April 2006 – Remembering Wivenhoe, an update from the Wivenhoe Oral History project
Wivenhoe�s community oral history project, `Remembering Wivenhoe�, which is supported by the Heritage Lottery Fund, has made excellent progress over the last few months.
With the memories of over 150 people from all the main aspects of Wivenhoe life recorded, we have almost completed interviewing. In May we are hoping to add some children�s impressions of living in Wivenhoe today.
The two main outcomes of the project will be a film/DVD, for which we started filming in February, and a book of Wivenhoe memories, to be published by Tempus, which is already in first draft. Editing these testimonies has brought home how fascinating they are, and powerful in conveying our own community�s special history. We shall be launching the book and DVD together at our autumn meetings.
In the meantime, on 28 March 2006, an enthusiastic audience of some seventy Wivenhoe people enjoyed a foretaste of some parts of the book in a presentation of photographs and voices from the interviews. This was presented by Don Smith, Janet Turner and Marcel Glover, with a commentary by Paul Thompson. The overall theme was Wivenhoe�s changing social life.
The first half began with the pubs, the different kinds of customers from trade unionists and commuters to artists, and pub culture including jokes and games but also taking care of those who had drunk too much. Like the pubs the churches have been central to village life for centuries, and one memory took us back to a time when the Sunday School outing to Walton was the one time in the year that poorer children could leave the village. But as we heard, the churches were also changing, the Congregationalists very early to have a woman minister, and the Anglicans developing music and, more controversially recounted, installing toilets � to the horror of Miss Marple.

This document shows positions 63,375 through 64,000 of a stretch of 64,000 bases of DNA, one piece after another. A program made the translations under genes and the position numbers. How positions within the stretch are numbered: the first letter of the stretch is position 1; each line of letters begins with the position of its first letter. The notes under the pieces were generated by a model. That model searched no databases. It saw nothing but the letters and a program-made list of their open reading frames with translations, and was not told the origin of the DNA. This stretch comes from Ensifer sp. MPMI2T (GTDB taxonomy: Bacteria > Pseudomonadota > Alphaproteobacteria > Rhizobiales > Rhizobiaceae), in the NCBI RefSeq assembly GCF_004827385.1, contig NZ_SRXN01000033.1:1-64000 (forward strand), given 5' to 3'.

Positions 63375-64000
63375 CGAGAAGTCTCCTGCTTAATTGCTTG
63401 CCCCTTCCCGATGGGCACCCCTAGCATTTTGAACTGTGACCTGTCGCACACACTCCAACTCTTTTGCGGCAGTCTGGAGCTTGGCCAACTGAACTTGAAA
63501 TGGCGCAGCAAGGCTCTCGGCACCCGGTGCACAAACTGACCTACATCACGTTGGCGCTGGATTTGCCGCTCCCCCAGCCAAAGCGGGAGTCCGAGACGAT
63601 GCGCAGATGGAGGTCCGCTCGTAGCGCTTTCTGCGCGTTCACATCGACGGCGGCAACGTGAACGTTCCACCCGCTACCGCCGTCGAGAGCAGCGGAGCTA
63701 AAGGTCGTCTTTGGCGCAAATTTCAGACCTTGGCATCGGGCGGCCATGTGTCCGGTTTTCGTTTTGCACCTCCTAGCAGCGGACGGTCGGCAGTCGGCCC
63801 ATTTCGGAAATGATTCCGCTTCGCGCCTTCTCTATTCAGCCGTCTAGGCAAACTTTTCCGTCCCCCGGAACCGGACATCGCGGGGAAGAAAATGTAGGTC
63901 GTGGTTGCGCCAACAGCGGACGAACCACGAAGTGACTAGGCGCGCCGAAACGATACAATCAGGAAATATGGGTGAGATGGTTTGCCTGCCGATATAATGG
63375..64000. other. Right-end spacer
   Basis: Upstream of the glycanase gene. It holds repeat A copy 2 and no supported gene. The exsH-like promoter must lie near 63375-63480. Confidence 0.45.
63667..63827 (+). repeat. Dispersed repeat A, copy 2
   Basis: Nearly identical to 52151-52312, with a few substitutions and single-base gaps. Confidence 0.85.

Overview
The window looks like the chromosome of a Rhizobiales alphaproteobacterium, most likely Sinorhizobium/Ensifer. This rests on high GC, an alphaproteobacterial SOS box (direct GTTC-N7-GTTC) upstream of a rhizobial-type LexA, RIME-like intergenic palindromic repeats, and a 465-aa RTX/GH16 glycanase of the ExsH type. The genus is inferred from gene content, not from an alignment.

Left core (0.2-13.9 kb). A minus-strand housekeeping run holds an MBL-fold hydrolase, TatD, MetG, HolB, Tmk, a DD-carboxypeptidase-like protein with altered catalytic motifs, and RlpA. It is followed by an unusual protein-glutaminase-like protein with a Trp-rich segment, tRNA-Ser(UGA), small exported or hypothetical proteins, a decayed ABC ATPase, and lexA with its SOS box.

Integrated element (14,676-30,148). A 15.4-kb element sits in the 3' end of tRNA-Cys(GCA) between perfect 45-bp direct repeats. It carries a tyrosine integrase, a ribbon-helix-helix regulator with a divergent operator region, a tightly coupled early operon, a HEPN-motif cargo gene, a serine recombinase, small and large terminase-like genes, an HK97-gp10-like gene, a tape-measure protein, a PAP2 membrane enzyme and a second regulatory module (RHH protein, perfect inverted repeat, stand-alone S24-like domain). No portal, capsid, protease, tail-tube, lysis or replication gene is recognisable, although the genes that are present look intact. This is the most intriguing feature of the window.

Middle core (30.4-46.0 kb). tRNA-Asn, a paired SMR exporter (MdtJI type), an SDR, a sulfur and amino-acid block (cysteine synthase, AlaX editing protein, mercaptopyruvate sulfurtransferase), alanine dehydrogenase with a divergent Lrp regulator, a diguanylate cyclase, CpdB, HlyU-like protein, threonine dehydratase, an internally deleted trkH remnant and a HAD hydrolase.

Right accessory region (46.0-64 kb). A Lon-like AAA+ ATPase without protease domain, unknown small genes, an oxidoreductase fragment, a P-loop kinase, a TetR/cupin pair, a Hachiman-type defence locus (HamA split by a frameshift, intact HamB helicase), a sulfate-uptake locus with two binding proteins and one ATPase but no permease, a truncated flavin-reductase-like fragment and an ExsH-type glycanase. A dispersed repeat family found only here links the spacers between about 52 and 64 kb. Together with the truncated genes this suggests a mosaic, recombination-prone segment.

The performing arts societies, by contrast, are much newer: probably the earliest the Wivenhoe Players, founded in 1968, with the Pantomine, Gilbert and Sullivan and Folk Club following in the 1980s. There was a nice link, however, in that the G & S first performed in the church with then rector, Stephen Hardie, as leading baritone.
After an interval in which the buzz of reminiscence could be heard flowing freely, the second part focussed on some of the leading village clubs. Of the three sports clubs, the Cricket Club goes back to the mid-19th century, and there were notable memories of its fetes; for both cricket and football there were struggles to secure their grounds; while the Bowls Club had interesting debates on the merits of admitting ladies to membership.
Memories of the Sailing Club went back to its foundation in 1925, and the skills of traditional sailing – including Wivenhoe One-Designs. A particularly notable point was how working together as volunteers was central to the Club�s spirit, `the heart of the Club�. This thought was echoed in the memories of the Allotment and Garden Society, with which the evening concluded. Here again there had been a fight to keep the ground, and there had been notable fetes, but the strongest appeal of all for the allotment holders was their mutuality, exchanging plants, advising on how to grow them, as Phil Faucheux put it, `fellowship�.
|Some pictures from the evening in March when Paul Thompson updated us all on the progress of the project, played some of the recordings and co-ordinated them with slide images projected on to a big screen.|
|Above: In the William Loveless Hall
Below: Denis Sparling, a former Wivenhoe landlord
|Above: Brenda Corti who has done much of the administrative work in the project.
Below: Archie Whaley showing a prize he won when at school in Wivenhoe
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